Shane: Yeah, they kept asking us, “Please tell the world we are good people”.

Ian: Yeah, but they are doing bad things. Structurally, this is the thing, the problem with security is that it’s based on fear, it prays upon people’s fear and especially people’s fear of the “other”.

I don’t know why in the human race there is always all of this brutality. Like the Cambodian killing fields, what was happening to people? How did they get to the place where people could be like ‘Okay, you’re an artist, you’re a teacher, you’re a scientist, I’m going to shoot you all in the head’. Who is pulling the trigger, and what’s on their mind? How do they reach that numbness? They
didn’t think about the fact that ‘You’re a person, you’re a person, you’re a person, I’m a person’?

I feel like institutionally there’s a culture, like if you for instance lived in a house, and in the backyard everyday there was kittens being killed. You may like kittens, I don’t know if you like kittens.

Shane: I don’t want them killed, but I don’t like them in my house.

Ian: Well I don’t know which animal you might like. What animal do you like?

Shane: Puppies.

Ian: Okay Puppies. So everyday out back there’s a guy who kills puppies, and it’s completely sanctioned and legal, but it’s right outside your window and you live in that house. At some point, you’re gonna stop feeling it. It’s the only way to contend with it. It doesn’t make any sense, it’s nonsensical that he would kill the puppies, they are doing nothing, they are just cute.

Shane: Or you are gonna lower yourself to the level of
him, you are gonna go outside and brain him with a rock.

Ian: That’s the same thing, it’s incomprehensible. So I think ultimately that numbness is what allows the government then to say ‘we can do that, so we can do this’, and the fact is the government has been drawn into these really horrific situations. The thing about Iraq, it’s not some guys in a hummer driving around checking up on possible insurgents, people are being eviscerated, incinerated, this is chaos. We’re in a culture that says ‘Well, that’s war’. Fuck war.

Shane: Where did we go so wrong? It does seem to be against the human animal, I mean there is violence in the animal kingdom, but not…

Ian: I don’t think it’s conscious violence.

Shane: Right it’s not like murder or mass murder, it’s territorial, so where did we go wrong?

Ian: I have no fucking clue.

Shane: The Unabomber would say it’s the industrial revolution.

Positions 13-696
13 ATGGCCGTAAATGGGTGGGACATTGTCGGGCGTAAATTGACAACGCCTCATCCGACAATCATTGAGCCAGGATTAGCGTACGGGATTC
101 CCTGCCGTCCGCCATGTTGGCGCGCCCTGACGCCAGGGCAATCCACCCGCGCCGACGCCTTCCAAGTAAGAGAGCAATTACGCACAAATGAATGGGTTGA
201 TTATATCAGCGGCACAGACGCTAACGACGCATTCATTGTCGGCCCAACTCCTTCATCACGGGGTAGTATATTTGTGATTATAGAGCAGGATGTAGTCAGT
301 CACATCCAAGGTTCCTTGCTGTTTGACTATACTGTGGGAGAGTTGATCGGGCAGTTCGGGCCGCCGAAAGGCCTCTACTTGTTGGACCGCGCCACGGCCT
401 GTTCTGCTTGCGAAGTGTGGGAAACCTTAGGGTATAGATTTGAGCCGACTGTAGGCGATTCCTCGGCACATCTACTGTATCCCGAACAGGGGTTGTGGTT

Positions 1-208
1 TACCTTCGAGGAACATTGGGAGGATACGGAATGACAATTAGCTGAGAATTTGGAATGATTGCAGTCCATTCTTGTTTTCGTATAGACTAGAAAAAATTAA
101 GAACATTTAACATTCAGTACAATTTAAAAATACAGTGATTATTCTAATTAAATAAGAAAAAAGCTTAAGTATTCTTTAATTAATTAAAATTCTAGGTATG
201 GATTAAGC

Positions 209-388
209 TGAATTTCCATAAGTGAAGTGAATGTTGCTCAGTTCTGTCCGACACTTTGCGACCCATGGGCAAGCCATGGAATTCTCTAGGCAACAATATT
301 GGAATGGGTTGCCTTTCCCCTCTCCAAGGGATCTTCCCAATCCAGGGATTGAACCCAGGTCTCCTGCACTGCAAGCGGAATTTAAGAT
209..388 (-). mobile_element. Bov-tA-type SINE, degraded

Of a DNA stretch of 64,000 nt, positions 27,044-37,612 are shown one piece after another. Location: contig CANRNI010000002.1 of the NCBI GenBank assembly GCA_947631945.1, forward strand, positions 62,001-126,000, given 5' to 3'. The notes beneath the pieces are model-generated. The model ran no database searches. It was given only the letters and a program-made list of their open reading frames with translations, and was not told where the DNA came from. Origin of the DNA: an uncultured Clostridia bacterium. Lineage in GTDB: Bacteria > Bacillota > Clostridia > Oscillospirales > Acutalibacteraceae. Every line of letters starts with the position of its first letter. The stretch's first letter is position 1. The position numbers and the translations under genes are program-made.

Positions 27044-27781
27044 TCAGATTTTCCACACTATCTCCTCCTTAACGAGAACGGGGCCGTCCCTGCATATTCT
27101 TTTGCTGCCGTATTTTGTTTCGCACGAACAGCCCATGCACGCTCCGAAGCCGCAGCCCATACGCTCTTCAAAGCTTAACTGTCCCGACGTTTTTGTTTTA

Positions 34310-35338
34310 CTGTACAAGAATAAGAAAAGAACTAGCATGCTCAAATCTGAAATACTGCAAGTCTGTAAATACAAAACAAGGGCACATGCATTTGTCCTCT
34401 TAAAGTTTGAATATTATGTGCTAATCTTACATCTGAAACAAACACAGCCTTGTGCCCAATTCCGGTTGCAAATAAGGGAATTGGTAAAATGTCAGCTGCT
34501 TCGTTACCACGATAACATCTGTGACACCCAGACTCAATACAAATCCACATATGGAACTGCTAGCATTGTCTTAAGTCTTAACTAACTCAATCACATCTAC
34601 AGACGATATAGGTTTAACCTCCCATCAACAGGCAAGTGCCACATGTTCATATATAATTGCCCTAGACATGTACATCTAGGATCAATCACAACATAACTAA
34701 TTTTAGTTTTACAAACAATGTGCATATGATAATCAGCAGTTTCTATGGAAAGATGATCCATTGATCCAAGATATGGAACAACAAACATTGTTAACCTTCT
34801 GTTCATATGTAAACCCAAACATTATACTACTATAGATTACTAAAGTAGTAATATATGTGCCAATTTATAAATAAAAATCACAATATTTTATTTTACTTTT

Ian: Yeah, you’re right Kaczynski would have said something along those lines. He does have a point, of course. In my mind, at least in our culture, the overriding emphasis is on profit and wealth. I think it’s actually the modern form of power. Before there were royalty and kings, or this guy has the biggest knife and cuts off more people’s heads. Now the warriors, the really powerful people are the rich people, and profit is so dominating in all business conversations. For instance, if I told you, ‘oh, I’m a football player’, I love to play football, and you’re like really? And, I’m like yeah, and you’re like ‘who do you play for’? Oh, well, I just play around, and you’re like, ‘well, you’re not really a football player because you’re not playing for the NFL or something’. But, what if I love football more than anybody. Or what if I’m an actor and you’re like ‘what movies have you been in’? And I’m like, I just act with some guys in a corner, and you’re like, ‘well, you’re not really an actor’. Because what makes these people is the NFL, it’s the money, it’s just the money.

Shane: Is Capitalism a cancer?

Ian: I didn’t go to college. I didn’t study any of these things. I don’t know the actual definition of these things. I wouldn’t say capitalism, certainly I would say that in my lifetime, in my estimation the way capitalism has been practiced in this culture, I would say it is a deeply diseased system. I don’t know if it’s a cancer or not. Cancer at the moment is apparently incurable so if I was to pass it as cancer then I might think it’s hopeless. I’m pretty hopeful. You don’t have to look any further than the healthcare system. Why is it so hard to fix? It’s because it’s just money, it’s always money, it’s just money.

The Evens have a song called ‘All These Governors’, and it’s not a song raging about how government is inefficient, rather it’s about how government in many ways is extremely efficient. The lyric is, “when things that should work, don’t work, that’s the work of all these governors”. The idea behind that is the government is largely acting on behalf of the corporations, so to keep the power in the hands of those corporations they will undermine things that could naturally work out.

Like last night, you were in Washington D.C. and the streets were filled with people running around, all sorts of different kinds of people, but no one got shot, nobody got killed. People don’t hate each other, they don’t want to do that. But, I can tell you, having gone to many, many, many protests, the problem was not the people, it was the police and anyone who was in St. Paul will tell you it was the police, it was not the people.

Shane: I always wonder why people can’t see that when they watch TV. A lot of people complain about protesters, but none of those protestors came with guns. They’ll say, ‘that stick is a weapon,’ Come on. Guns are in the high schools, pistols are easy to get.

Ian: I think this is one of the other most central issues in this culture, like another thing people have been blind to all along, that the violence comes from the police. That behavior creates situations that then become distractions. And this is the idea of it, that government will always trip things up, because if it could just go smoothly then they’d have nothing to do. There would be no way to profit on it because people would just be like, ‘Ok, I’m gonna grow some food, you want to buy the food or trade me’? Now, I’m not talking about a utopian existence, I’m just talking about a reasonable… why does everything have to be so hard???

Shane: Do you think revolution is possible?

Ian: How do you define revolution?

Shane: Rising up. I define it as an actual moment, like the ‘68 convention, where people are rising up and create an almost immediate change.

Ian: Might have seen one last night.

Shane: Might have.